The Many Health Powers of Inositol, Part 6

Disclaimer: Results are not guaranteed*** and may vary from person to person***.

In the final article on the natural supplement inositol, I examine the evidence as to whether it can help treat impotence, lung cancer, and psoriasis. Three big-time conditions indeed.

Impotence affects over 20 million men in the U.S. Multiple factors can cause it, including physical (e.g. heart disease, high blood pressure, diabetes, medications) and psychological (e.g. depression, anxiety, stress).

There is one study that shows that inositol is effective in this condition. This study was conducted in Italy, involving 176 patients with type 2 diabetes randomized to receive four grams of inositol plus 400 micrograms (mcg) of folic acid or placebo. Myoinositol-treated individuals improved their IIEF-5 (a commonly used scale to assess efficacy of treatment of erectile dysfunction) score from a baseline of 12 to 20. They concluded that a myoinositol/folic acid combination deserves consideration as a therapeutic agent for preventing and treating erectile dysfunction in diabetic men for many reasons, the most potent of which is that they have no protection otherwise.

Psoriasis is a common skin condition characterized by thick silvery scales plus itchy, red patches. The cause is unknown, but it is most likely related to the interaction between the immune system and the environment in genetically predisposed individuals. Some of the known environmental triggers include stress, cold weather, alcohol, infections, sunburn, and certain medications.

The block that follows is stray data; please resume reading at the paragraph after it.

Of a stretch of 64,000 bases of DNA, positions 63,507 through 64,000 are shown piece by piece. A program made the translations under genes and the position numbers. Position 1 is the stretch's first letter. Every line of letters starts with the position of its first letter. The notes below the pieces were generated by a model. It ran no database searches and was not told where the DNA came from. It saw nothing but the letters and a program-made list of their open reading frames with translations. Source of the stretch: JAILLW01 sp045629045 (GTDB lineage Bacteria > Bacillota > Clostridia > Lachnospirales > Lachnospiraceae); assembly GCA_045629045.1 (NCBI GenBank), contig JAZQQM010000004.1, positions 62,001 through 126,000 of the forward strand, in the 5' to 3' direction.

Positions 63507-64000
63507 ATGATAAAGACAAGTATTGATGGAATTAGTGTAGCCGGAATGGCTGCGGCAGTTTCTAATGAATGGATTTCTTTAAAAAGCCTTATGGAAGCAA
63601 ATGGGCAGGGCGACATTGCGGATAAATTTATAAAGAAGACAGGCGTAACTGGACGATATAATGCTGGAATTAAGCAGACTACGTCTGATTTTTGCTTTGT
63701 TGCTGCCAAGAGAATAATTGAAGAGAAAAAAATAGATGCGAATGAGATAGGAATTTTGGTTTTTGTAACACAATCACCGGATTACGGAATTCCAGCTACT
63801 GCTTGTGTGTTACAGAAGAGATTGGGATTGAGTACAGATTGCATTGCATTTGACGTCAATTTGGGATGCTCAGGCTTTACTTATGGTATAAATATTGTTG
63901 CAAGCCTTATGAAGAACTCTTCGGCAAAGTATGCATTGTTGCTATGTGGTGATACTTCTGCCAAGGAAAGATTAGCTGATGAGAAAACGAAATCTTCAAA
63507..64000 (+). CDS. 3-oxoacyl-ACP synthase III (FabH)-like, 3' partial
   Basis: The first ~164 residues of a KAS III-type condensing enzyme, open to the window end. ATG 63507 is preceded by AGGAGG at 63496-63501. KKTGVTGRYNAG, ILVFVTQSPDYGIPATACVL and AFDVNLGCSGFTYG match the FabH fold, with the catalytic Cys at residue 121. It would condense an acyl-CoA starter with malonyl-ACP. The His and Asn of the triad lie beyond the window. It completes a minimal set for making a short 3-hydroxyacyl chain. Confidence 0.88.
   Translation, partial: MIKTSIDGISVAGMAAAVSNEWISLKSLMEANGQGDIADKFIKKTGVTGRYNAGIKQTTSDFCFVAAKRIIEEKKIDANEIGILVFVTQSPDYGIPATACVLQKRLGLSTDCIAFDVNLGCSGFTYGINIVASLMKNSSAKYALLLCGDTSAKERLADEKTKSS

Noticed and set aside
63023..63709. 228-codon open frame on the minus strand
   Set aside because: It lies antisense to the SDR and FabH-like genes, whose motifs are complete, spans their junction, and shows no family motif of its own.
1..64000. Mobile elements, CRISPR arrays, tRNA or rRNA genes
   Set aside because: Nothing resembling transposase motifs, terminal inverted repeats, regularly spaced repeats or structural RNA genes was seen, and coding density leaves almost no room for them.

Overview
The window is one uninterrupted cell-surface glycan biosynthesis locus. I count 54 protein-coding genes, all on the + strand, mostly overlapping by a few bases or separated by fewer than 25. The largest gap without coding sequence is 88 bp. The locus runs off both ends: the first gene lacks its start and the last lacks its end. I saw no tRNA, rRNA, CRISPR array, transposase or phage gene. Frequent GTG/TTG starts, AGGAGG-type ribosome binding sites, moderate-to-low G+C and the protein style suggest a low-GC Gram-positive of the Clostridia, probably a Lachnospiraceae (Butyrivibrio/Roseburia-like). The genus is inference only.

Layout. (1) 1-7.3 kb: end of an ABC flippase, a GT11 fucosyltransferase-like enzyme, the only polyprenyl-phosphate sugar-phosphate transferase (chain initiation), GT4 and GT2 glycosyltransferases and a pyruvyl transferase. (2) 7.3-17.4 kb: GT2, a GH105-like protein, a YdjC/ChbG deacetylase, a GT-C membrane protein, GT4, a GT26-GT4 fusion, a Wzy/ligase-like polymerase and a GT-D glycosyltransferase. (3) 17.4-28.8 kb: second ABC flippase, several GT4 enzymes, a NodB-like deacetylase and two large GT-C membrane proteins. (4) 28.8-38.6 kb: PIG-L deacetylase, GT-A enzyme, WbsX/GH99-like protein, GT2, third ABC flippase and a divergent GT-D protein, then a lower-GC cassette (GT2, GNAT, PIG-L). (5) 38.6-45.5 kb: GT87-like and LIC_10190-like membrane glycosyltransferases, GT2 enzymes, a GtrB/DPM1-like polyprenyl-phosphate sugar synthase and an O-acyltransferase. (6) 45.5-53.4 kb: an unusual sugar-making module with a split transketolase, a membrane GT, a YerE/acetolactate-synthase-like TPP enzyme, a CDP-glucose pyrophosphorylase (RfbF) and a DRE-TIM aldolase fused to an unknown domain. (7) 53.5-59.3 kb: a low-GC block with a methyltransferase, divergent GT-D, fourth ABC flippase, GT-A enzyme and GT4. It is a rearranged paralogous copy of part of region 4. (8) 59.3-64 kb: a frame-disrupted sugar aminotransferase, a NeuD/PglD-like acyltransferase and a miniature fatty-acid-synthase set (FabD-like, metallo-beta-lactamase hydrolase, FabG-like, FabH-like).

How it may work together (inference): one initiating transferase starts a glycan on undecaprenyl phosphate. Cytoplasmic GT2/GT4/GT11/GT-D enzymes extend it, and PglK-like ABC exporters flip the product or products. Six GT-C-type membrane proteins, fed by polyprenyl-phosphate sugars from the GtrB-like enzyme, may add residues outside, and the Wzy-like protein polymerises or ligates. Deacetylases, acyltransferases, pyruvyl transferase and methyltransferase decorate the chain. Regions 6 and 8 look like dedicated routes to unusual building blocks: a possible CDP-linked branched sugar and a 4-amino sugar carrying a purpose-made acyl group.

One study on inositol shows benefit in this setting. This UK study involved 15 patients with psoriasis randomized to receive inositol or placebo in a crossover design and compared to 11 patients not on lithium. Inositol had a significant beneficial effect in those patients on lithium, but no such effects were seen in those not on lithium.

How about lung cancer? In a Canadian study, 16 smokers (40 to 74 years old) with long history of smoking with early precancerous lesions in their bronchi were first enrolled in a one-month myoinositol study to determine the maximal tolerated dose (12 to 30 gram a day). Then they were followed by 10 new subjects on this maximal dose for three months. Results show:

    • The maximal tolerated dose was 18 grams a day.


    • Myoinositol led to a significant regression of preexisting precancerous lesion as compared to placebo: 91% vs. 46%.


    • Myoinositol led to a fall in both systolic and diastolic blood pressure, by 10 mmHg.


  • Adverse reactions to myoinositol were considered mild mainly due to gastrointestinal symptoms.

Thus it seems that inositol could help those who have developed lesions protect themselves from cancer.